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Homeland Security


Department of Public Information . News and Media Division . New York

11 January 2006

With most countries aware of the seriousness of the situation, an upcoming International Pledging Conference on Avian and Human Influenza -- to be held in Beijing on 17-18 January -- would seek to move from assessing the needs to action at country and international levels, David Nabarro, United Nations System Avian Influenza Coordinator told correspondents at a Headquarters press conference this afternoon. During this event the international community will be invited to pledge financial support and discuss the establishment of fund management and coordination mechanisms.

Building on the Geneva conference of November 2005, which had identified the priorities for what needed to be done to better address the pandemic, the meeting next week would aim at setting up a financing framework for donors to assist the countries in need to respond to the challenges posed by avian influenza. The event would be co-hosted by the Government of China, the European Commission and the World Bank. Over 90 countries have been invited, as well as a number of organizations, including the World Health Organization (WHO), the World Organization for Animal Health (OIE) and the Food and Agriculture Organisation (FAO). Participants of the Conference will also be reflecting on the key roles to be played by the Red Cross and non-governmental organizations.

Regarding the financial requirements in connection with the disease, he said that based on the estimates by the World Bank and others, they could be anticipated at about $1.4 billion. Those were not definitive figures. “I am not for a minute suggesting that the amounts of money we are talking about at the Beijing meeting are all that is going to be needed, but they are what’s required to help countries put in place their influenza programmes and to get much better and effective control”, he added. Funds would also be required for international organizations.

Since his past update on the situation (see press conference summary of 3 November), things had “got moving”, he said. Heads of State from all over the world had called on their officials to massively scale up their response to avian influenza and get ready for a possible pandemic and its impact, not just on health, but also on social and economic areas. The quality of the work that had been done was very high. For instance, Viet Nam had initiated a high-quality bird immunization programme and held at least two exercises to test its preparedness for the pandemic. Progress had also been made in Indonesia, and big steps had been taken in China, both on the agricultural and public health side.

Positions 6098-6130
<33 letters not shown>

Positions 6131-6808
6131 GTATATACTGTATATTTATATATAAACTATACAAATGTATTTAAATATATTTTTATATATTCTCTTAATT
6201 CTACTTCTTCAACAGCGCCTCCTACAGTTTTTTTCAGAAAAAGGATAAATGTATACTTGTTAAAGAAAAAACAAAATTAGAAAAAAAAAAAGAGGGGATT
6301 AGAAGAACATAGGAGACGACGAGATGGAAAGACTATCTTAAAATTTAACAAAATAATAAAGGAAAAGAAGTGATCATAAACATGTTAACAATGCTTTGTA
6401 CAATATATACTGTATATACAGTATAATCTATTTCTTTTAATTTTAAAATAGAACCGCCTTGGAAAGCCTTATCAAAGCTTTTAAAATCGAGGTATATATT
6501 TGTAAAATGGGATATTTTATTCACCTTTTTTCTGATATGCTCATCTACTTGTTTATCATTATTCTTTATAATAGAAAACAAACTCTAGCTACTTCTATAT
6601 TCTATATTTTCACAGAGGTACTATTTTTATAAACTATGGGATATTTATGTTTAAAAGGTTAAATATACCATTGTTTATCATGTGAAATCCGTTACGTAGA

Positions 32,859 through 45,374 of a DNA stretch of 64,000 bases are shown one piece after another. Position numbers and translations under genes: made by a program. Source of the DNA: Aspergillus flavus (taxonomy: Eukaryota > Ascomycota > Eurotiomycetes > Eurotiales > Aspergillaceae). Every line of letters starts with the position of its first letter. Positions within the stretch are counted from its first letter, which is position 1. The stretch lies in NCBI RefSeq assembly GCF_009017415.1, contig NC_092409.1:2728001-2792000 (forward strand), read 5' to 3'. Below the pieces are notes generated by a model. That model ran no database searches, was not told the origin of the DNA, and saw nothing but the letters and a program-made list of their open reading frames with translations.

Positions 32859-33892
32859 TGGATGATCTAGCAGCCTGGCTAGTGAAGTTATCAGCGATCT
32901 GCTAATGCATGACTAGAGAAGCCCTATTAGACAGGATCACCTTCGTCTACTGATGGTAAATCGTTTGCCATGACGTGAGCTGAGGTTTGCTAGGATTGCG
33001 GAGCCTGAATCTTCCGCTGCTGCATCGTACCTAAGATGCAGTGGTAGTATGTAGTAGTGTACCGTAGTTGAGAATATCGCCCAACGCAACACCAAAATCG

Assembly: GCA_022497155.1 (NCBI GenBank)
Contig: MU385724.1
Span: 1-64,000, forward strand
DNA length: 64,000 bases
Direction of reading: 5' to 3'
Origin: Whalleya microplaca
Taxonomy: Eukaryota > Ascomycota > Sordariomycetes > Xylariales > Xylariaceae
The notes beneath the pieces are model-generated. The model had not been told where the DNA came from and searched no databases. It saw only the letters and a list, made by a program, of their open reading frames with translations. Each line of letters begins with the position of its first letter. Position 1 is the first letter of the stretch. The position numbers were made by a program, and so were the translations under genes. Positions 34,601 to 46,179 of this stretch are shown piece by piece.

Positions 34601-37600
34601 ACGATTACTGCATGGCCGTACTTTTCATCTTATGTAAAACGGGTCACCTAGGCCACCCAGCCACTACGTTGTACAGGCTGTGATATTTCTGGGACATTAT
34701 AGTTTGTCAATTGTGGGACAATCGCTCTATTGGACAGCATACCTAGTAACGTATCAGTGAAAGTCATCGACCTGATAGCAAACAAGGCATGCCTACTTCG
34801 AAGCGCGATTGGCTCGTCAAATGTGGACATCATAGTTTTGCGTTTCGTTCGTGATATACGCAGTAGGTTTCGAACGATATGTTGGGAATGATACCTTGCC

However, for “each little bit of progress that’s made, you would discover that there is more to be done”, he added, warning against complacency. In fact, the situation was still quite serious, and human cases of bird flu were being reported at regular intervals now. “The difficulty for everybody is that when we talk about raising the political profile and getting broader involvement in an issue, people say, ‘Well is that actually making any difference on the ground?’” he said. To some extent, increased work in some countries was showing “just how much more we’ve got to do to get the avian influenza under tighter control”.

Regarding the spread of the disease, he said that it seemed likely that the highly pathogenic virus causing the bird flu was moving westwards with migrating wild fowl –- into southern Siberia, Kazakhstan, Ukraine, the Crimean peninsula, Romania and now Turkey. Having been introduced, the virus then circulated among poultry and eventually crossed into the human community. Unfortunately, there had been quite a number of cases in Turkey in recent weeks.